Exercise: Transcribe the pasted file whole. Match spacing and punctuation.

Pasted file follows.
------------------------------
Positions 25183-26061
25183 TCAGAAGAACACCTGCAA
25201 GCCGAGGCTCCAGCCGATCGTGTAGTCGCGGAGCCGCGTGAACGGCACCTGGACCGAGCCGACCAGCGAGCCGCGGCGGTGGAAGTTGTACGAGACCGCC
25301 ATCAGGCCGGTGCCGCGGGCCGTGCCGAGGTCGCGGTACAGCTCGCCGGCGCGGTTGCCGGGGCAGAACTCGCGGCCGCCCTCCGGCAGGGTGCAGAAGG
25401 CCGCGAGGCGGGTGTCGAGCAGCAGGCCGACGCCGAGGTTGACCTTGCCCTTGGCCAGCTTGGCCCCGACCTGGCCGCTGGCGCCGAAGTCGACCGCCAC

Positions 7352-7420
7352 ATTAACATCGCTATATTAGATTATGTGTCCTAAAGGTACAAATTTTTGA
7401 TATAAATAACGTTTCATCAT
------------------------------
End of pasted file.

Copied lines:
Positions 25183-26061
25183 TCAGAAGAACACCTGCAA
25201 GCCGAGGCTCCAGCCGATCGTGTAGTCGCGGAGCCGCGTGAACGGCACCTGGACCGAGCCGACCAGCGAGCCGCGGCGGTGGAAGTTGTACGAGACCGCC
25301 ATCAGGCCGGTGCCGCGGGCCGTGCCGAGGTCGCGGTACAGCTCGCCGGCGCGGTTGCCGGGGCAGAACTCGCGGCCGCCCTCCGGCAGGGTGCAGAAGG
25401 CCGCGAGGCGGGTGTCGAGCAGCAGGCCGACGCCGAGGTTGACCTTGCCCTTGGCCAGCTTGGCCCCGACCTGGCCGCTGGCGCCGAAGTCGACCGCCAC

Positions 7352-7420
7352 ATTAACATCGCTATATTAGATTATGTGTCCTAAAGGTACAAATTTTTGA
7401 TATAAATAACGTTTCATCAT